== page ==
Buttu maintained in a 2012 op-ed that Palestinian-Israeli negotiations are “futile” given the power imbalance between the two parties. “Every Israeli proposal, and later the underlying premise of the negotiations,” she additionally argued, “sought to accommodate Israel’s illegal behavior.”

In a CNN interview in November 2012, Buttu said that conflict between the Palestinians and Israel would not end until Israel was held “to account under international law.” This, she explained, meant forcing Israel to “completely withdraw from the West Bank and from the Gaza Strip,” thus allowing “all Palestinians to live in freedom.”

In a November 2012 op-ed for the Globe and Mail, Buttu called Gaza “an open-air prison” and charged that “Israel's latest bombing campaign...does not distinguish civilian from combatant, adult from child.” She accused Israel of setting “policies on the minimum number of calories needed to prevent malnutrition” and of strictly limiting Gaza's access to the sea.

Buttu reiterated in a January 2013 interview that the Palestinian-Israeli negotiations, both before, during, and after her involvement, had failed “primarily because we had two very unequal parties.” In the same interview she expressed the desire that Mahmoud Abbas would “sign on to the International Criminal Court,” “hold Israel accountable for the settlement construction and expansion,” and “declare this apartheid.”

In a July 2014 interview with CNN, Buttu downplayed Hamas's alleged use of human shields, said it was not true, would be a war crime if it was, and suggested it was racist to assume many Palestinians would act as human shields. CNN host Jake Tapper said video of two senior Hamas officials calling for civilians to act as human shields to protect buildings targeted by Israeli airstrikes proved that it was a common tactic by the militant group.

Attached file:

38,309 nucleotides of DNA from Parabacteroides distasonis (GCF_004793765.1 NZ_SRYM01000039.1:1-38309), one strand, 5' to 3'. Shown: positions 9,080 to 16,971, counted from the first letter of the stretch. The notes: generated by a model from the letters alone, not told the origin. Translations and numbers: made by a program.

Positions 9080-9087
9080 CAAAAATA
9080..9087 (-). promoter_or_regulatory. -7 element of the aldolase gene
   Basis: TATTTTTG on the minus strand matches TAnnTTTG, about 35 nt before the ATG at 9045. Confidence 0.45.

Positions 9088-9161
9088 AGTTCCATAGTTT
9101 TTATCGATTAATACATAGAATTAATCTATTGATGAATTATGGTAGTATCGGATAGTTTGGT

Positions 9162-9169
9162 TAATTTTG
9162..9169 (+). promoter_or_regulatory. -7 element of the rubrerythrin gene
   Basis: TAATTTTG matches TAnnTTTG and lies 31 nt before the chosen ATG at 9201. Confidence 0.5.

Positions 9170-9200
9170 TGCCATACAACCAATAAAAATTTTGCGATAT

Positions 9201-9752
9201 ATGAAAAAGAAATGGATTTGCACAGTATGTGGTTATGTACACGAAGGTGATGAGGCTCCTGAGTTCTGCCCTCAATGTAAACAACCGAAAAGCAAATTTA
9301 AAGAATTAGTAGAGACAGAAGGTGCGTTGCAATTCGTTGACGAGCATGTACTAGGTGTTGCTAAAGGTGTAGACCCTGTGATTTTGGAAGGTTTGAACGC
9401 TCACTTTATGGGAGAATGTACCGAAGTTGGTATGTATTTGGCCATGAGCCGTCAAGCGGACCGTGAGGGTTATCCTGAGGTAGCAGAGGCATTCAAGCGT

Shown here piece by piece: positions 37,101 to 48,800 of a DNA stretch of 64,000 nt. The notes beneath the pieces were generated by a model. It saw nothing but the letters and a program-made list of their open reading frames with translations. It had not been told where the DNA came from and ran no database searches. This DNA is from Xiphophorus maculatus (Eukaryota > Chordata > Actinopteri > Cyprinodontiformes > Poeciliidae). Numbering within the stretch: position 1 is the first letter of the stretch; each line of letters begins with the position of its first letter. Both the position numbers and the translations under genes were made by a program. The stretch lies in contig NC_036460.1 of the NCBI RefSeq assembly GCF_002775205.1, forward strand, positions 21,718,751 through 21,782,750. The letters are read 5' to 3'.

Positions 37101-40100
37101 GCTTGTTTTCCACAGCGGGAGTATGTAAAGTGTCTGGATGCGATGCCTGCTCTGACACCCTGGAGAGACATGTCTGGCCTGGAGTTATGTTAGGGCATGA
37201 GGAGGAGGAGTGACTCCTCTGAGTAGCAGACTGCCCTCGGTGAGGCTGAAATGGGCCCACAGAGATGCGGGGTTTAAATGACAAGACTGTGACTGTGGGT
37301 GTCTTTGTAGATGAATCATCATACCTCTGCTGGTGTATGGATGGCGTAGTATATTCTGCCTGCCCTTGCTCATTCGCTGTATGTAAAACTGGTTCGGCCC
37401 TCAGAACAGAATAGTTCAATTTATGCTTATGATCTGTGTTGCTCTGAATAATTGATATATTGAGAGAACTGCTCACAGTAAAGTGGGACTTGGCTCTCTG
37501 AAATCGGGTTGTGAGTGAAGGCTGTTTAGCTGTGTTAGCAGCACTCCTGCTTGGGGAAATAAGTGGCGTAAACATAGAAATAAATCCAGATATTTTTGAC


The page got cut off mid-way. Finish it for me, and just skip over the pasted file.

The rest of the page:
In a July 2014 debate, Buttu responded to Hillel Neuer's request that Buttu should renounce Hamas because it is "anti-woman, anti-gay, anti-human rights" with "if you want me to renounce [Hamas] because they are anti-woman, anti-everything then I will also renounce Israel which is also anti-woman, anti-free speech, anti-gay, anti-everything." To which Hillel replied "Diana, what you are saying is preposterous. In Tel Aviv there's a gay parade every year." Buttu explained her comment was in reference to "Israel deflecting blame from its war crimes" by blaming Hamas.

Criticisms from CAMERA

In 2005 Ricki Hollander of CAMERA, under the title “Countering Propaganda: Focus on Diana Buttu,” charged that Buttu “sidesteps or reframes challenging questions to bring the discussion to her own turf” and “glibly dispenses figures to bolster her points.” She also accused Butto of “invert[ing] Palestinian and Israeli actions,” insisting, for example, “that the Palestinians never rejected a valid Israeli peace offer, but that Israel has repeatedly repulsed Arab peace proposals.” Hollander refuted in detail several claims by Buttu, for example that from 1997 to 2000, “not a single Israeli died of a suicide bombing inside Israel” and that Israel "ethnically cleansed" 75 percent of Palestinians in 1948.

CAMERA and the The Commentator detailed what they considered “lies” in a Harvard lecture by Buttu. “In her telling,” they wrote, “Qassam rockets don’t have explosive heads and cause no casualties in Israel; Grad rockets were not fired into Israel in the years 2008 or 2009; Richard Goldstone hardly retracted any portion of his eponymous report; and not one Israeli was murdered by a suicide bombing in Israel from the years 1997-2000.”


Diana Buttu Wikipedia